David R. Jaffe - President and CEO: I think that's a really good question, Ed, because as we look at the pressures and I don't want you to think that we believe that the middle income consumer is economically constrained. If that was the impression we gave, I want to correct that. I think it's a shift out of discretionary, like out of apparel into durables. We've seen this in a number of areas, and I mentioned some of it on one of my earlier questions responses. I think consumer confidence is at a five year high, consumer credit is in good position. So I think that this trend to durables may last for a little while. And as we look at fall, we have not finalized our budgets, but we are certainly looking at those trends in light of our fall expectations. So, what I would tell you as is in the past where they have been apparel slowdown either due to a shift or due to tough economic times, we tended to have done reasonably well because of the trade down effect. We are a middle or – group of moderate retail chains and we are promotional. So, a lot of times we get the benefit of people shifting out of the department stores of the mall, especially stores. And as much as we lose some of our customers down, another notch to a lower level or they shop a little bit less from us, we have tended not to get the big ups and downs in a tough economic cycle or a durable shift. So, we'll certainly look at it very carefully. But I would – I'm not expecting that we're going to be planning our comps negative for fall at all.
Edward Yruma - KeyBanc Capital Markets: One follow up. I believe you said that you were relatively pleased with the performance of Catherines. I think initially you had characterized this as kind of a gift with purchase. How do we think about the longer term strategic positioning of the brand? And does that work kind of ducktail with the work that you're doing at Lane Bryant?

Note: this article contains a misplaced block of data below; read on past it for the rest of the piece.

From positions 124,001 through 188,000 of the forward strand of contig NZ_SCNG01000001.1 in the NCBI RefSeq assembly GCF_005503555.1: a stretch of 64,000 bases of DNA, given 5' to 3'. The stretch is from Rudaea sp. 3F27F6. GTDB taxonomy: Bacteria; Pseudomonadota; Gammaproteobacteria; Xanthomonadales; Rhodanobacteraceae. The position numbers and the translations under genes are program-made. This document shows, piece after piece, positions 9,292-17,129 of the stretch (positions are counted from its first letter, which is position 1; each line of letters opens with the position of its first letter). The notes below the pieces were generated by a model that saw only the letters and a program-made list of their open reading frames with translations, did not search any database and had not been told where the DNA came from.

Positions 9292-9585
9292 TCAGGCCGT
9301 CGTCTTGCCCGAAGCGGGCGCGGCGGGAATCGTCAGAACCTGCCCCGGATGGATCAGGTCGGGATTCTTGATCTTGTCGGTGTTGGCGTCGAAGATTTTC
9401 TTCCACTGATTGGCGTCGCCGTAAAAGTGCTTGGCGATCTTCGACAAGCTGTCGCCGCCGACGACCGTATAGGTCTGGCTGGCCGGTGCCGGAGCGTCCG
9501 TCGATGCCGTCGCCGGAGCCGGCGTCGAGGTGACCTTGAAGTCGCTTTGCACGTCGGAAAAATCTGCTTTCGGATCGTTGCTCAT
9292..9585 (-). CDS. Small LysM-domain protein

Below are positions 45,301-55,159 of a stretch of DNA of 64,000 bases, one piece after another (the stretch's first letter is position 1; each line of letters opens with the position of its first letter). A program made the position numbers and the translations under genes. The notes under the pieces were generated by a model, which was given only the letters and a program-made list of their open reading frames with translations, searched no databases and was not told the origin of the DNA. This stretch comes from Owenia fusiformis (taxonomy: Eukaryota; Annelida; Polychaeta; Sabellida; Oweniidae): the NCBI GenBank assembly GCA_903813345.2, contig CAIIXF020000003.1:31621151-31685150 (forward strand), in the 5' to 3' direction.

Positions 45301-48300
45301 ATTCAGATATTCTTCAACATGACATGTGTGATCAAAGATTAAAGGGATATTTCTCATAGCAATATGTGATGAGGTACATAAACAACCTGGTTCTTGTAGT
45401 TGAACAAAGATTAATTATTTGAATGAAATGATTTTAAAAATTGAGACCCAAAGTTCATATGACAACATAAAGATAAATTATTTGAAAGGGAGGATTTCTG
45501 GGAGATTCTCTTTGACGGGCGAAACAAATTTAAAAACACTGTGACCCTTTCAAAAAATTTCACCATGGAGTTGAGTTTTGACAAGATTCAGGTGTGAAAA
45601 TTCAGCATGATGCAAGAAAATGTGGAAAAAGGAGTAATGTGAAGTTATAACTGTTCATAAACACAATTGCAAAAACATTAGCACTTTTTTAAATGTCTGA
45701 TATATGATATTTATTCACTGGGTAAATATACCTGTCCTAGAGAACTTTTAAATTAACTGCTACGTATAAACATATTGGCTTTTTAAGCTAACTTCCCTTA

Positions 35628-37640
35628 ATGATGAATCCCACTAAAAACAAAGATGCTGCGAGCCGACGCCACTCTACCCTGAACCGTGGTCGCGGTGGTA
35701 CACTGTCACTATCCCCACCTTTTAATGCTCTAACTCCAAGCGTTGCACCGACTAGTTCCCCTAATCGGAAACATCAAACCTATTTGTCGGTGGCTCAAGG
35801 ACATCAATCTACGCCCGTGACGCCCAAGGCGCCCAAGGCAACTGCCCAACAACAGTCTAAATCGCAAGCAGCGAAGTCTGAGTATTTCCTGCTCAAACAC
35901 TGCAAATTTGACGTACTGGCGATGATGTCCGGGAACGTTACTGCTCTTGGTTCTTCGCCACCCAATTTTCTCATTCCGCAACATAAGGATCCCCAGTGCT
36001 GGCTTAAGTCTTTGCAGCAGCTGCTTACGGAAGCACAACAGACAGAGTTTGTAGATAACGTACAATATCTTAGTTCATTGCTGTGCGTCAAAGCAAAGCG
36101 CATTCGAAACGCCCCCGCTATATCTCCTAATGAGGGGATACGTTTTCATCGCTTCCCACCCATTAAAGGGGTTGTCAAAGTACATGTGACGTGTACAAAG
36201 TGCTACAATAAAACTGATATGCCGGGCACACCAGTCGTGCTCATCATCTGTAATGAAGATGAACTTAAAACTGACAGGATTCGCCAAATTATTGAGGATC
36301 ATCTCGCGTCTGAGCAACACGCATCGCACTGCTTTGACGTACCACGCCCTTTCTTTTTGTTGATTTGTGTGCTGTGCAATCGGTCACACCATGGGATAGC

David R. Jaffe - President and CEO: There are actually very different positions. I would say Catherines is a year or so ahead of where Lane Bryant is going just because they started the process earlier. I'm very pleased with what is going on in Catherines in the leadership from Joan and Brett. They're dong a wonderful job. The team has really come together and focused on this customer in a way that's producing really terrific results. So, as you may recall, after the recession, as a result of the recession they had dropped from $750,000 a store to about $600,000. They are well on the way back up there, but they have still a couple more good years to go. So, they are clearly focused on getting back to that $750,000 and when they're able to do that, it'll be another discussion about whether or not we should be ruling the chain out or expanding it or what have you, but clearly that's something that's on hold for now, until they're able to execute their three-year plan of getting back to the $750,000 level.
Operator: Mike Richardson, Sidoti.
Michael Richardson - Sidoti: Just two real quick questions. The first one is, can you remind us where you see the store count by brand for this year? And the second one would be, obviously you guys paid down some debt the last couple quarters, just how should we be thinking about that going forward?
Dirk Montgomery - EVP and CFO: Sure, so, as far as the store counts by brand, I can give you all that offline after the call, just because it will be a little bit detailed. Can you repeat your second question? Was it around our anticipation of our debt paydown?